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CONCRETE RESULTS

SA corporates are proving that there’s a strong business case for green building

CONCRETE RESULTS

FirstRand has one. Sanlam, Old Mutual, Absa and MTN have one too. Allan Gray and Vodafone have particularly high-rated ones and Nedbank has just revealed its fourth one, with two more to follow. Certified green office buildings are emerging as the latest ‘must-haves’ for SA’s corporates. But it’s not a fad – it’s a necessary development that makes both ecological and economic sense.

In business terms, there is a strong argument for building green from scratch as well as greening existing buildings, says Frank Berkeley, former managing executive of Nedbank Corporate Property Finance. His bank was the first building developer in the country to receive a Green Star SA rating by the Green Building Council of South Africa (GBCSA). That was in 2009, and this August Nedbank opened its fourth green building. It overlooks a lake and offers preferential parking for ‘energy-efficient’ staff in Roodepoort, west of Johannesburg.

‘It is widely accepted that a property built or retrofitted using truly green design principles has the potential to deliver reduced operating costs of around 30% per year. We have seen this level of annual operations cost-saving delivered consistently by the majority of the Green Star-rated buildings that we occupy, or those that we have financed,’ says Berkeley.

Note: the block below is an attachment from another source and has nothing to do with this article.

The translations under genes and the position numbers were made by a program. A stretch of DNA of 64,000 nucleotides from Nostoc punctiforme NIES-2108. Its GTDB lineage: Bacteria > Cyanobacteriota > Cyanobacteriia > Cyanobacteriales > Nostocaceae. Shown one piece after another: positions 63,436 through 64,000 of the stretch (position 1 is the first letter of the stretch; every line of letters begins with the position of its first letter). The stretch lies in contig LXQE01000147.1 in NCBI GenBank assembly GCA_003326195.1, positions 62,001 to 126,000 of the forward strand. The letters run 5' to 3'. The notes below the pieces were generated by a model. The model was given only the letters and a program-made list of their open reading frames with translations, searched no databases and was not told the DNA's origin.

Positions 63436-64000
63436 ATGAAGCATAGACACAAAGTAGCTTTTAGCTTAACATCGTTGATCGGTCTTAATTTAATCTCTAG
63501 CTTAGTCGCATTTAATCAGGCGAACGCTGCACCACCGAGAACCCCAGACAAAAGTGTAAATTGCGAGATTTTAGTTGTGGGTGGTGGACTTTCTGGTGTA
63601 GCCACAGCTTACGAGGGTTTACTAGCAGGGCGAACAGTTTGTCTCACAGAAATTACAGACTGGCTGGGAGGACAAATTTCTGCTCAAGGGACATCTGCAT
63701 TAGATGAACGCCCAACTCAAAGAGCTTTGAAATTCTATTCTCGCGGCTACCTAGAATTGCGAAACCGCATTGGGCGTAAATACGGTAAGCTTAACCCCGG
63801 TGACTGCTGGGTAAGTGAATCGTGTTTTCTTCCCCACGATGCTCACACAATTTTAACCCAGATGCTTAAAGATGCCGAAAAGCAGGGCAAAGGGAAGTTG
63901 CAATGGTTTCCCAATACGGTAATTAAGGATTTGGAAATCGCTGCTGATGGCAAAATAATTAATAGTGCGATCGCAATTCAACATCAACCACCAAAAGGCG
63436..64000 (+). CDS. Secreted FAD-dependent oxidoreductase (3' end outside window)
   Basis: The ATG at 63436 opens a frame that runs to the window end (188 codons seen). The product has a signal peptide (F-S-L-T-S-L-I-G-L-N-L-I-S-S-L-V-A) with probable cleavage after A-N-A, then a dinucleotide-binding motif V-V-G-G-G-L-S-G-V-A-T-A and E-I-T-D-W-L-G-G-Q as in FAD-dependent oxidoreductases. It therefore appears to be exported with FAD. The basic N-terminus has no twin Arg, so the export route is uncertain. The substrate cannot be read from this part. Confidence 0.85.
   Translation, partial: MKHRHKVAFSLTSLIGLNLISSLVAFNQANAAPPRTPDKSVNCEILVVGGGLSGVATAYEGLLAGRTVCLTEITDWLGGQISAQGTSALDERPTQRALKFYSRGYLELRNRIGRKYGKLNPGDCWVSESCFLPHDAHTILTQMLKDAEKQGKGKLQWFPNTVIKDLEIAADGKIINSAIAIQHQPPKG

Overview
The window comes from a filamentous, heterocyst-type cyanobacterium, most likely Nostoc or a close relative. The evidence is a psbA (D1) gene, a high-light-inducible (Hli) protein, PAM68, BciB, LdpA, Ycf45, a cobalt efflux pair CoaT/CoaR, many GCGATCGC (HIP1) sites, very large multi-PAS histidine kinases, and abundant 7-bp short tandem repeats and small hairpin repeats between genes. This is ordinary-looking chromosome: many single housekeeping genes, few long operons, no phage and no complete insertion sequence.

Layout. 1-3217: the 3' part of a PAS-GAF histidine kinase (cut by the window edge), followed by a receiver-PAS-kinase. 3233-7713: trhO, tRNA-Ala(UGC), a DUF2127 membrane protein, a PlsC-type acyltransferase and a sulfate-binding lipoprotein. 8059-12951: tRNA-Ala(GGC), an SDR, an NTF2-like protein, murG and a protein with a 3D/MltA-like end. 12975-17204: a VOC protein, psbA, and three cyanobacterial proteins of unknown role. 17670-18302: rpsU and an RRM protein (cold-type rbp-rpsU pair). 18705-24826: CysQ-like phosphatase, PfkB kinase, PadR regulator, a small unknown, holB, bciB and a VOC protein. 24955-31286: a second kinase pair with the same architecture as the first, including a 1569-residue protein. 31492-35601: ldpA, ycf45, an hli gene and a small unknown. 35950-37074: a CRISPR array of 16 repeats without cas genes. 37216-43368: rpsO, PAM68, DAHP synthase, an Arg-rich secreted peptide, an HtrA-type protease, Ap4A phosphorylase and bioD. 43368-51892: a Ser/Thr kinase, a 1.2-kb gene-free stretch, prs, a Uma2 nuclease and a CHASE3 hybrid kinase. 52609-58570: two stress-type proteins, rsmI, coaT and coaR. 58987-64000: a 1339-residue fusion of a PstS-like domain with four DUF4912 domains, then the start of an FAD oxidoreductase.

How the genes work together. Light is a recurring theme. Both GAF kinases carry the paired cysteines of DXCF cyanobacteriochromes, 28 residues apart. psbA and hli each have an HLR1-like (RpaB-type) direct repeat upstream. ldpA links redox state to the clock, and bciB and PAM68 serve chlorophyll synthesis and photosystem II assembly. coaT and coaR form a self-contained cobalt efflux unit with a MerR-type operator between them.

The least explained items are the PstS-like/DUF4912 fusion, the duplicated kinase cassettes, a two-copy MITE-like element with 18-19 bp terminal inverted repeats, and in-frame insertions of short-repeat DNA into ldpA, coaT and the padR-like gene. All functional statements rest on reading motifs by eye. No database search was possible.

Building green can cost 3% to 12% more than the conventional way, depending on who you ask. But there’s a consensus that the extra financial outlay is recouped quickly.

Brian Wilkinson, GBCSA CEO, agrees. ‘Going green is not just about the environment. The bottom-line benefits of building and operating green buildings are particularly important considering South Africa’s rising energy costs and water scarcity, coupled with lower risks, improvements to employee productivity and, ultimately, better investment returns and higher property valuations.’

In addition, potential carbon taxes and stricter building regulations are encouraging property developers to ‘future proof’ their investment.

‘We dream of owning an office portfolio of predominantly green-rated buildings,’ says Rudolf Pienaar, Growthpoint’s divisional director: office portfolio. ‘As green-rated buildings become the norm, clients will be focusing on the total cost of occupation per employee rather than gross rental.’